Last week, National Public Radio featured a discussion on First Lady Michelle Obama. The First Lady received her degree from Princeton and her law degree from Harvard. The host made sure to mention this. But the tease was Michelle Obama’s shoulders. She exposed her shoulders at her husband’s first State of the Union address! The First Lady has been out and about to schools in Washington D.C. reading to children - said in the parentheses, again. But those shoulders! The host and guests, one of which sounded Black, were never able to articulate why the press or the NPR’s show teaser focused on Michelle Obama’s shoulders.
The host and her guest came close: They mentioned in passing, the New Yorker cartoon with the Michelle Obama sporting a natural and carting a rifle, standing next to a turban-wearing Presidential candidate Barack Obama.
But the First Lady, the host and her women guest report, has settled into her “role as First Lady” and eased the minds of those who thought she was an “angry Black woman.” She seems to have settled on being the First Lady as Mom, helping her daughters adjust to life in the White House. How original! Mammy in the White House is safe!
But wait! Its American radio! The host and her guests remind the audience that President Barack Obama refers to his wife often! She won’t be making economic decisions but… He’s said that their marriage is a partnership… What do you suppose that means… a partnership…? Michelle doesn’t walk behind Barack; she walks beside him, even managing speaking engagements apart from him! A partnership? The First Lady is a Black woman, exposed shoulders and all, an educated Black American woman who is a partner of the beloved multi-racial Barack Obama. The beloved savior will confer with a Black woman! Could there be a “Sapphire” lurking behind Mammy?
Everyone talks at once! “The role of the First Lady… First Ladies have done this… First Ladies have done that…” Stop! But this isn’t about a WHITE First Lady. This is about a Black American woman as “First Lady” in the White House! This began with the shoulders. Raise the fear level up for rating and now try to settle the minds out there in America - just a little! An exposed Black woman’s shoulders and Americans send up a collective shudder. Under control it could be a permissible smidgen of sellable “scandal,” a smidgen of “Sapphire”!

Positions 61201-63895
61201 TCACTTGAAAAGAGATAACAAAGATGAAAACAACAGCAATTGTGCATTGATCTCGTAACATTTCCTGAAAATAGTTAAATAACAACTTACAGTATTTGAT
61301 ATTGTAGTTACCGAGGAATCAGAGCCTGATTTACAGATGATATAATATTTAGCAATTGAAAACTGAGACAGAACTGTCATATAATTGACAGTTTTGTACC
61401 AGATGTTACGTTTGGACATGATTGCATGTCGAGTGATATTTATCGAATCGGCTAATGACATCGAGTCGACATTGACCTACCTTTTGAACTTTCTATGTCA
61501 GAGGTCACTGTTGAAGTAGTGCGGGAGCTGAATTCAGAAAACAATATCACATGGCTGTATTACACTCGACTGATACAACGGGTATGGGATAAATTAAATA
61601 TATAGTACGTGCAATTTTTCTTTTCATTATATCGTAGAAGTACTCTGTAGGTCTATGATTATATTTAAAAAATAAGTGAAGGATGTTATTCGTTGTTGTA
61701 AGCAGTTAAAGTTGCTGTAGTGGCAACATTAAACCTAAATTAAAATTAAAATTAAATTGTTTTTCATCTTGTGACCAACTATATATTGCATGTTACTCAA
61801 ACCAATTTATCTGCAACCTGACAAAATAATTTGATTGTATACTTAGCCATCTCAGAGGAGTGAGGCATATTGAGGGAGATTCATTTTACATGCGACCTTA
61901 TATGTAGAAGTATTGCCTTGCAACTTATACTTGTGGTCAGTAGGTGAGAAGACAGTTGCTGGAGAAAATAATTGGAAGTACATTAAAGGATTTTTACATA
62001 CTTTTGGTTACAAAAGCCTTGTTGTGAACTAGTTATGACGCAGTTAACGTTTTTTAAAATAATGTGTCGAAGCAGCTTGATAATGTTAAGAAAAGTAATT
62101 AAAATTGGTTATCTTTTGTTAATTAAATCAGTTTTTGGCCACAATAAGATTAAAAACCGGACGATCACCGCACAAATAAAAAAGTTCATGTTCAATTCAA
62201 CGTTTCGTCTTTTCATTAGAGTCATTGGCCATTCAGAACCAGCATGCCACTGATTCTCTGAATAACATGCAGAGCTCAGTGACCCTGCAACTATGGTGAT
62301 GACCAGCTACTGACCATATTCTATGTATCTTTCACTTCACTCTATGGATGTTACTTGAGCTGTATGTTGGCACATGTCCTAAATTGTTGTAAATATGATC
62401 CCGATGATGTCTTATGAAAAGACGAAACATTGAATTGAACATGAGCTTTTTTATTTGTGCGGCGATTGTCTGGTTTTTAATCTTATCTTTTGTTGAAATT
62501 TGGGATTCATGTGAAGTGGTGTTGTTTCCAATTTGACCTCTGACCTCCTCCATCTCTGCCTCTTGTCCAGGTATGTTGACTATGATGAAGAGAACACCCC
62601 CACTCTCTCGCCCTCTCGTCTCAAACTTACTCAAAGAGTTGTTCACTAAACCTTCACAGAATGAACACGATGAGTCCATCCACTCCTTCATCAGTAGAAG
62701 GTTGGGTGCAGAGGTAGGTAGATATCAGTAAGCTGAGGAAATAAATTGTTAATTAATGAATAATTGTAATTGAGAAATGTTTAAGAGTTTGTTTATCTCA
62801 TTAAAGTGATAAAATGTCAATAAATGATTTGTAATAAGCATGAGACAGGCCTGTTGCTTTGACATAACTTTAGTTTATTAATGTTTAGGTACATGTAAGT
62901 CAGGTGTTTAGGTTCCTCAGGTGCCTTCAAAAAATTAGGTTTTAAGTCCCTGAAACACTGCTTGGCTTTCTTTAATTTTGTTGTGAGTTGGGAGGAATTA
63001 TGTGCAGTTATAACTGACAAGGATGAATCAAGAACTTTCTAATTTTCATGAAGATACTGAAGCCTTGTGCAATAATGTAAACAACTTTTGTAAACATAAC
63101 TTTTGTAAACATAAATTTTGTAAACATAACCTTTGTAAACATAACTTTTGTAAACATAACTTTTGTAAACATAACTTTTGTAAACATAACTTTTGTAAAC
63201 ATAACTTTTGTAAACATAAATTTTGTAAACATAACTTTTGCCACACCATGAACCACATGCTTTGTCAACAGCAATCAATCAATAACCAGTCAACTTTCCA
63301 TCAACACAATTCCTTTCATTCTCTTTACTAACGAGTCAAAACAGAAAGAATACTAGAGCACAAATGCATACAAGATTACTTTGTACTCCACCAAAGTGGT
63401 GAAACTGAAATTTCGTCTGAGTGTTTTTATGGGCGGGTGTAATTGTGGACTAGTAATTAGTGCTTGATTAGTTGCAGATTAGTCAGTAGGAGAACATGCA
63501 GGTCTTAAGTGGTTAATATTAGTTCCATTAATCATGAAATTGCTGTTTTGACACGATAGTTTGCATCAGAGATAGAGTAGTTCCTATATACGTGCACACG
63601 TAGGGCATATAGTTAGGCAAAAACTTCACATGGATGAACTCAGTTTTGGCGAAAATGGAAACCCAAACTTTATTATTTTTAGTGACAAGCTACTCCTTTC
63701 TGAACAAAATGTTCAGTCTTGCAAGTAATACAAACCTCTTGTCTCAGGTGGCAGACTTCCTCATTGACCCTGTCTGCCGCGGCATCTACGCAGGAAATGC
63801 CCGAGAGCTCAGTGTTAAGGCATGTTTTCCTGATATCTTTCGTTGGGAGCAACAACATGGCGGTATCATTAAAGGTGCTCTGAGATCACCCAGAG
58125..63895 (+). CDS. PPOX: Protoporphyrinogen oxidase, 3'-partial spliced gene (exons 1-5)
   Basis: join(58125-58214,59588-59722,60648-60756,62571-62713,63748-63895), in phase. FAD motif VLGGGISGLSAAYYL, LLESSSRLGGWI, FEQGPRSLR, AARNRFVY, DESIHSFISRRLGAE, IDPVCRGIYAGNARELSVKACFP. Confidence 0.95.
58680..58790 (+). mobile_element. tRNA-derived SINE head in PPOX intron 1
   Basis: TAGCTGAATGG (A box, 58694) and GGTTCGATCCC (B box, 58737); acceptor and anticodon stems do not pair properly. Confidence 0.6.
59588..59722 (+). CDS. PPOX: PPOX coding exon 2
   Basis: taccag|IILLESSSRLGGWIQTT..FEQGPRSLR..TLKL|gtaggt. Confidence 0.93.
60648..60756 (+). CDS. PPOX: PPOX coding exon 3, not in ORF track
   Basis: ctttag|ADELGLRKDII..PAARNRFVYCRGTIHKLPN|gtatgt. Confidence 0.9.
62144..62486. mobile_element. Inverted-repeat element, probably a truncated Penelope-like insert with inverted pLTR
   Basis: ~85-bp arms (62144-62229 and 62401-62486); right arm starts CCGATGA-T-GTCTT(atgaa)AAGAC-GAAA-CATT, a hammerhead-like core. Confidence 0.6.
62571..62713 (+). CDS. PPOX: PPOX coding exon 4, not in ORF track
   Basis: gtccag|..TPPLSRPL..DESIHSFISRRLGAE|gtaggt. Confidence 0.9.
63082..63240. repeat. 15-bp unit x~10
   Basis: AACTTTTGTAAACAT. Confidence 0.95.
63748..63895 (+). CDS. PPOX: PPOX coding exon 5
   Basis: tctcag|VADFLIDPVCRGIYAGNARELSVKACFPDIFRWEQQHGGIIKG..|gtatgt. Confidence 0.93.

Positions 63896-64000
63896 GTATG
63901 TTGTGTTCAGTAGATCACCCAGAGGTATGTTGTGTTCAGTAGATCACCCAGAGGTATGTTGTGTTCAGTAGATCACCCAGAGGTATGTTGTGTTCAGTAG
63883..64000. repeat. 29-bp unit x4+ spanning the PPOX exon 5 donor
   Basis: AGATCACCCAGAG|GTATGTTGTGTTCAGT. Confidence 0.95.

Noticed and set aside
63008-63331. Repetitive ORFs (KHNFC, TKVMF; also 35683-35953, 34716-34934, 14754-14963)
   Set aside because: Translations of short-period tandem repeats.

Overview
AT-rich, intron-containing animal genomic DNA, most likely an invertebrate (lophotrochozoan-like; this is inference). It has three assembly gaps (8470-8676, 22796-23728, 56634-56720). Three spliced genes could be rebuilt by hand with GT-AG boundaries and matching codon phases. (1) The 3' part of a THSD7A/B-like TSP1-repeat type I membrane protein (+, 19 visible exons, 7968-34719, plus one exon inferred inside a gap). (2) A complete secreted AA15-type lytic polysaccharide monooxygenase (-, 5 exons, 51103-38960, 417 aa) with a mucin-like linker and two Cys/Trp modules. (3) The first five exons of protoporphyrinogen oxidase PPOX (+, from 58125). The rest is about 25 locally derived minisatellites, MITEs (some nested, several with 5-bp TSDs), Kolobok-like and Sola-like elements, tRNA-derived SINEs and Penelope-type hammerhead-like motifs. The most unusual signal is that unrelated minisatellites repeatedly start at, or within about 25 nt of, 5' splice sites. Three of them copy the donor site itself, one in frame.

Could the shoulders at a State of the Union and the partnership between the Black President and the Black First Lady suggest a hidden resistance behind the walls of the White House? The listener of NPR is left with this image.
Those shoulders walking beside the King, contrary to Euro-American subjugation of women, is ancient as the Nile Valley civilization between Black women and men and fuels the imagination of the suspicious. This partnership will be subjected to further surveillance.
Not long ago, the first Black Congresswoman and first Black major-party candidate for President of the United States, Shirley Chisholm, knew such surveillance, but she would stare right back! When I saw the artist Kadir Nelson’s “Shirley Chisholm” (The Black Commentator, March 12, 2009), I was taken aback. Chisholm looks straight at you, with arms folded, standing tall above the U.S. Capitol, positioned in a lower corner of the cartoon. It’s Shirley Chisholm as Shirley Chisholm!
What a defiant pose? What an unfamiliar pose? Where do I see this image of a Black woman these days? Would such a similar image of a Black woman be published today? Would it be interpreted as the pose of “an angry Black woman,” a “militant” Black woman?
I was struck by how I had become unfamiliar with the image of a strong Black woman in which the artist focused on her head, suggesting a mind bigger than life! Here was, no doubt, an awake and politically conscious woman. Here was inner strength, intellect, and yes, a body, appropriately attired so as to not distract from the fact that she had business and that was the business of challenging Washington D.C.’s rulers, barely visible, cowering in a lower corner of the portrait, well behind the portrait’s warrior.
But we are here, today, where on the streets in urban cities, the marketers keep watch.